With brigatinib, there’s always been a little bit of concern because it has these rare, early-onset pulmonary symptoms, generally within the first week. It’s part of the reason why they developed the 90-mg daily [dosing] for the first week and then [increasing] to 180 mg. When I use it, I generally see the patients [during] that 1 week afterward because if those events are going to occur, they’ll most likely occur within the first week. I [also] want to assess their symptoms. I think that’s the unique toxicity of brigatinib that’s different from the other ALK TKIs.
[We have seen that brigatinib shows] efficacy in a second- line setting as well as robust efficacy in the first-line setting. One of the questions with brigatinib...was the activity after a next-generation ALK TKI. We had some preliminary data from ASCO [showing] a response rate of about 40%, in an admittedly small group of patients (about 20), in PFS of 6 to 7 months. I think we’d like to see more data about brigatinib after a next-generation TKI rather than having people just empirically use it.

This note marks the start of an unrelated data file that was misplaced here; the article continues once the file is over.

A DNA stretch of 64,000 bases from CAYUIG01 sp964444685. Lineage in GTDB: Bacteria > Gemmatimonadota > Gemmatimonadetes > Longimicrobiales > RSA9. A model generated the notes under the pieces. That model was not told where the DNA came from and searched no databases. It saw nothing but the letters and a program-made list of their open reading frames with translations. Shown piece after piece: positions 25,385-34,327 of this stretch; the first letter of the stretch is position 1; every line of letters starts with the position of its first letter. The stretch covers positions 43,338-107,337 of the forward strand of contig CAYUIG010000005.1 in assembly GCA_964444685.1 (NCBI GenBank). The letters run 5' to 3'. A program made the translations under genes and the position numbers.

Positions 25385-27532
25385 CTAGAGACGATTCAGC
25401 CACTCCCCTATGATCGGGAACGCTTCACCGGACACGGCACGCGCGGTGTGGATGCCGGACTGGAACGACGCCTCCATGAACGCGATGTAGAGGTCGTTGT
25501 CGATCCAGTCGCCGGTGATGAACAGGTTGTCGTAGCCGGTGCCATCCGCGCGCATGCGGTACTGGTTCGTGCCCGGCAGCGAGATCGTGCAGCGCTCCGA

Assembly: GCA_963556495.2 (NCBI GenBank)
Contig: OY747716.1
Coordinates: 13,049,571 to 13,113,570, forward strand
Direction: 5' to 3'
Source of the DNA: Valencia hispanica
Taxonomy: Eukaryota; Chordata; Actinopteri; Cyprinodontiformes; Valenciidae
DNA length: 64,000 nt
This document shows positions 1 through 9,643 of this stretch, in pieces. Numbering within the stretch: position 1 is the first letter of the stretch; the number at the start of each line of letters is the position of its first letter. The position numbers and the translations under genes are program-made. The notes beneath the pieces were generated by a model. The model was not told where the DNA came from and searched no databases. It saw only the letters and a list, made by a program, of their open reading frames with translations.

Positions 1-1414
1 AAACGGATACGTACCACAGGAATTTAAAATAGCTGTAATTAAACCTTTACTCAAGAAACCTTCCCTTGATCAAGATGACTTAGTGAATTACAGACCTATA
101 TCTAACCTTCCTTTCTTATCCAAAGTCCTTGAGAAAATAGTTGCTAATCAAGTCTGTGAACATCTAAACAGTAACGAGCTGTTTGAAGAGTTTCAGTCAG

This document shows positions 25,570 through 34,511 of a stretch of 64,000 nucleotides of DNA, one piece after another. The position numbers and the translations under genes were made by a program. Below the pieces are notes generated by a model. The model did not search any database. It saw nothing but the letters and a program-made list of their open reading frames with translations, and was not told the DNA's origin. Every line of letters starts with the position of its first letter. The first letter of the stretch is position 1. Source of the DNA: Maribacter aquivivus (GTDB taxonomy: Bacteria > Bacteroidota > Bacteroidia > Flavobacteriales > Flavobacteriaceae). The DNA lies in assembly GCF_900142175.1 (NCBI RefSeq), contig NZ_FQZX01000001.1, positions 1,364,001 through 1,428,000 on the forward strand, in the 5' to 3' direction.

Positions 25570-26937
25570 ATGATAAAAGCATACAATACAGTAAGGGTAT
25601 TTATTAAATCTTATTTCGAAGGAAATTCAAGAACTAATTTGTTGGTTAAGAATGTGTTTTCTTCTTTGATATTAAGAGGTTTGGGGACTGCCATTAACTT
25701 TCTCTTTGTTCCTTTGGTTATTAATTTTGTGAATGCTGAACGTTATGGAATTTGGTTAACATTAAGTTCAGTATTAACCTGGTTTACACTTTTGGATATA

Rotow: Brigatinib is a next-generation ALK inhibitor… approved now for a little while [for use] in the second-line space. However, ALTA-1L is very exciting because it compared the use of brigatinib in the ALK TKI—naïve setting to the use of crizotinib in the same area. [It’s] very similar to the ALEX trial, which compared the use of alectinib to crizotinib in the same space. In ALTA-1L, which is a randomized phase III trial, they enrolled just under 300 patients and treated them with 1 of these 2 agents. The results were very exciting in the initial analyses, which demonstrated an improved hazard ratio for PFS for these patients. And I’m looking forward to seeing those data as they continue to mature, particularly in regard to median PFS and overall survival. As the data become available,...it [could mean] good news for patients because it [will potentially] give them an additional option in the first-line setting, based on that data. Of course, we’re waiting to see whether there will be regulatory approval for a new indication and awaiting the longer-term follow-up for that drug.